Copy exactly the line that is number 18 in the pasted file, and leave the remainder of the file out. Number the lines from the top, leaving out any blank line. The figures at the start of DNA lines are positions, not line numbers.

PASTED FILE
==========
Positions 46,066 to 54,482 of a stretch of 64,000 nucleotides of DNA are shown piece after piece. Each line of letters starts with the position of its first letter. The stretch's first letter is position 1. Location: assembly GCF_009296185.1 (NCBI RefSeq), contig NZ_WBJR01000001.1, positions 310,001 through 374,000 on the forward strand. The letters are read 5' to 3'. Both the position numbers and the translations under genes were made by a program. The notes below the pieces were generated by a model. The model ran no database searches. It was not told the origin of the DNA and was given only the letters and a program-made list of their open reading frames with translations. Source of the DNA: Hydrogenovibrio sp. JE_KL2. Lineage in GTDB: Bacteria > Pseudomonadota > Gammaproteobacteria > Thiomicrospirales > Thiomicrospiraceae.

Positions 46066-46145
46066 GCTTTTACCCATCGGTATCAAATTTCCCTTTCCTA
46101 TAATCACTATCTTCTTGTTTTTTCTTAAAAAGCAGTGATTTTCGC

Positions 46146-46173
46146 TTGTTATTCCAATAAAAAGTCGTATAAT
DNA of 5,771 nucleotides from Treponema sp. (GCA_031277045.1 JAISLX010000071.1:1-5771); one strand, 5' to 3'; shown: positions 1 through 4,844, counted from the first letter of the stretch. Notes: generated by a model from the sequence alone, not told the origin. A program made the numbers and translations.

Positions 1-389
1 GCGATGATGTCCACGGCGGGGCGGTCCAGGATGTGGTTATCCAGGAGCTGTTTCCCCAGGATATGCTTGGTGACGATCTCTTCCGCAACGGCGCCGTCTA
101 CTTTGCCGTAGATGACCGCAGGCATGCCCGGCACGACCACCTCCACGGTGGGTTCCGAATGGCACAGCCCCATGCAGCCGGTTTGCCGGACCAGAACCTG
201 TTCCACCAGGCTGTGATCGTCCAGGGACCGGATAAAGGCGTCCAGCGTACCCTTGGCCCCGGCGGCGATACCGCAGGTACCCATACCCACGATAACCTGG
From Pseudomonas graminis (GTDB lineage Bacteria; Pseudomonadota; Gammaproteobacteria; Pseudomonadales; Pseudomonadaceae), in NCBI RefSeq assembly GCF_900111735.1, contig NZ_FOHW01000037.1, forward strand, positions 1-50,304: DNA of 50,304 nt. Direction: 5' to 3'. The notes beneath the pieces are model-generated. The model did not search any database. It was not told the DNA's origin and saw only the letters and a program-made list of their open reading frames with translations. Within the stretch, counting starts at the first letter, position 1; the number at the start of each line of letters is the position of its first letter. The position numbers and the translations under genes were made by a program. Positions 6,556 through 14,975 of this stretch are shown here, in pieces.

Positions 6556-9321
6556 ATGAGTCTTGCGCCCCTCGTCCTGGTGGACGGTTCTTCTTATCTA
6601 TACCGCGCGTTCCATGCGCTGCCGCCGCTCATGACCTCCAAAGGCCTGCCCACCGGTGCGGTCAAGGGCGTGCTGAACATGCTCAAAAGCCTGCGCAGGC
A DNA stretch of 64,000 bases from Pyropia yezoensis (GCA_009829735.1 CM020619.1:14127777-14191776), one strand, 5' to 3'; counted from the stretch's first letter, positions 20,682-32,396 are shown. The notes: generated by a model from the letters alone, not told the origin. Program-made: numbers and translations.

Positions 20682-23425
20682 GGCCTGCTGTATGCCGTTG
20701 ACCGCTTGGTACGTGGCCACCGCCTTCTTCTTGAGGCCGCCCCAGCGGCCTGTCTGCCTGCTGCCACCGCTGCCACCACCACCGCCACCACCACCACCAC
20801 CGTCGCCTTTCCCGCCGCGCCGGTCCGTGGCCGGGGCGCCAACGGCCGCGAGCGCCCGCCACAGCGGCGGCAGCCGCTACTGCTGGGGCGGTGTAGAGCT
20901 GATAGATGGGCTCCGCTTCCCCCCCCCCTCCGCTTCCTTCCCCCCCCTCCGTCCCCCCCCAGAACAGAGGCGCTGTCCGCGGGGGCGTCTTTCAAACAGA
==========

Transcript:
20682 GGCCTGCTGTATGCCGTTG